About Us | Help Videos | Contact Us | Subscriptions


Seedling Nutrient Status before Submergence Affects Survival after Submergence in Rice


This article in CS

  1. Vol. 46 No. 4, p. 1673-1681
    Received: Aug 25, 2005

    * Corresponding author(s): abdelbagi.ismail@cgiar.org
Request Permissions

  1. Evangelina S. Ella and
  2. Abdelbagi M. Ismail *
  1. Crop, Soil, and Water Sciences Division, International Rice Research Institute DAPO, Box 7777, Metro Manila, Philippines


Vast rainfed lowland areas in Asia periodically experience flash floods that adversely affect survival and productivity of rice (Oryza sativa L.). Progress has been made in developing more tolerant germplasm, but fewer efforts have been devoted to identifying proper management options. We evaluated the effects of nitrogen (N) and phosphorus (P) added before submergence on seedling survival after submergence. Two experiments were conducted using two cultivars, submergence-tolerant FR13A and intolerant IR42. In the first experiment, N was applied at two different times and, in the second, N and P were used in a fertile and a P-deficient soil. Seedlings (21-d-old) were submerged in concrete tanks for 12 d. Addition of P seems to enhance tolerance of plants grown on P-deficient soils. Survival of both cultivars decreased substantially in seedlings with high N concentration, with higher survival in FR13A. Leaf N and chlorophyll concentration before submergence were higher in N-treated seedlings, whereas chlorophyll a/b ratio was lower. In both cultivars, photosynthesis and root–shoot ratio decreased and chlorophyllase activity increased after submergence with increasing N and with higher activity of chlorophyllase in IR42. Survival was negatively correlated with leaf N concentration, but positively correlated with root–shoot ratio and stem starch concentration before submergence and with chlorophyll concentration and chlorophyll a/b ratio after submergence. Crop establishment could therefore be enhanced in areas where untimely flooding is anticipated by avoiding excessive N application.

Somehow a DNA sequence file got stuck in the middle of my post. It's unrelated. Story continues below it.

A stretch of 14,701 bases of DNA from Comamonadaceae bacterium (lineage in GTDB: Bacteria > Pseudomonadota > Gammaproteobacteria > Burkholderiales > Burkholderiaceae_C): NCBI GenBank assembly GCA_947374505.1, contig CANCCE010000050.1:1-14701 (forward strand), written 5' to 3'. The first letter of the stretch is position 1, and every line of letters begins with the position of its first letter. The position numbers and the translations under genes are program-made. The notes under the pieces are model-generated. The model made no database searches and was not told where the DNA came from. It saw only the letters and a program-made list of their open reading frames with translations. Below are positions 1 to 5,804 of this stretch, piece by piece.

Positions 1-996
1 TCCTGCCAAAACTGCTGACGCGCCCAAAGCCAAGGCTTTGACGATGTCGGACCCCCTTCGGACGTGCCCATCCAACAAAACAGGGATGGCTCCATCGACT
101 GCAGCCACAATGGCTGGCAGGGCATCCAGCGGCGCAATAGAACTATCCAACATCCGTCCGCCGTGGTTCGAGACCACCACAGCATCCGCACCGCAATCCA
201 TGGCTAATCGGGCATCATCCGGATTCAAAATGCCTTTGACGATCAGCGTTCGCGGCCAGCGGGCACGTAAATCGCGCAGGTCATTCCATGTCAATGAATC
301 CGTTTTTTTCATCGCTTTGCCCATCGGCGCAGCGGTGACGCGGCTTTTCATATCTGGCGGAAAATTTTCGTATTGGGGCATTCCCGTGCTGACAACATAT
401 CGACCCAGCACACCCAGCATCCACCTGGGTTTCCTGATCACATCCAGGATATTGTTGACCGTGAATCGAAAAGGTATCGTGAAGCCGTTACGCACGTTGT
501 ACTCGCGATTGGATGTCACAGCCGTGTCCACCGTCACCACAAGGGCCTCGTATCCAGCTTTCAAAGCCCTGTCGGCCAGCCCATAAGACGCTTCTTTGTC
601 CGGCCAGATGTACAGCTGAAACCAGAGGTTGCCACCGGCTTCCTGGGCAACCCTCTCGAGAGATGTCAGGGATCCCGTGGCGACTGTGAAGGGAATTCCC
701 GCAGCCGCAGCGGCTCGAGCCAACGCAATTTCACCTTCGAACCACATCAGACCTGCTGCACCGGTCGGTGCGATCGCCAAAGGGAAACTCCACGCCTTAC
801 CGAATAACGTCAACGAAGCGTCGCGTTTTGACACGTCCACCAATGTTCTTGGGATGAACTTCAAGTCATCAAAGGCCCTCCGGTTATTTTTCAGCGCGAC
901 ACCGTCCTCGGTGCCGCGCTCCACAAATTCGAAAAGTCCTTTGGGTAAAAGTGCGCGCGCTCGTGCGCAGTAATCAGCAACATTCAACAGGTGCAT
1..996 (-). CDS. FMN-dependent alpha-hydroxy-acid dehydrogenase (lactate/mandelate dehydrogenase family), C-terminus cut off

Please view the pdf by using the Full Text (PDF) link under 'View' to the left.

Copyright © 2006. Crop Science Society of AmericaCrop Science Society of America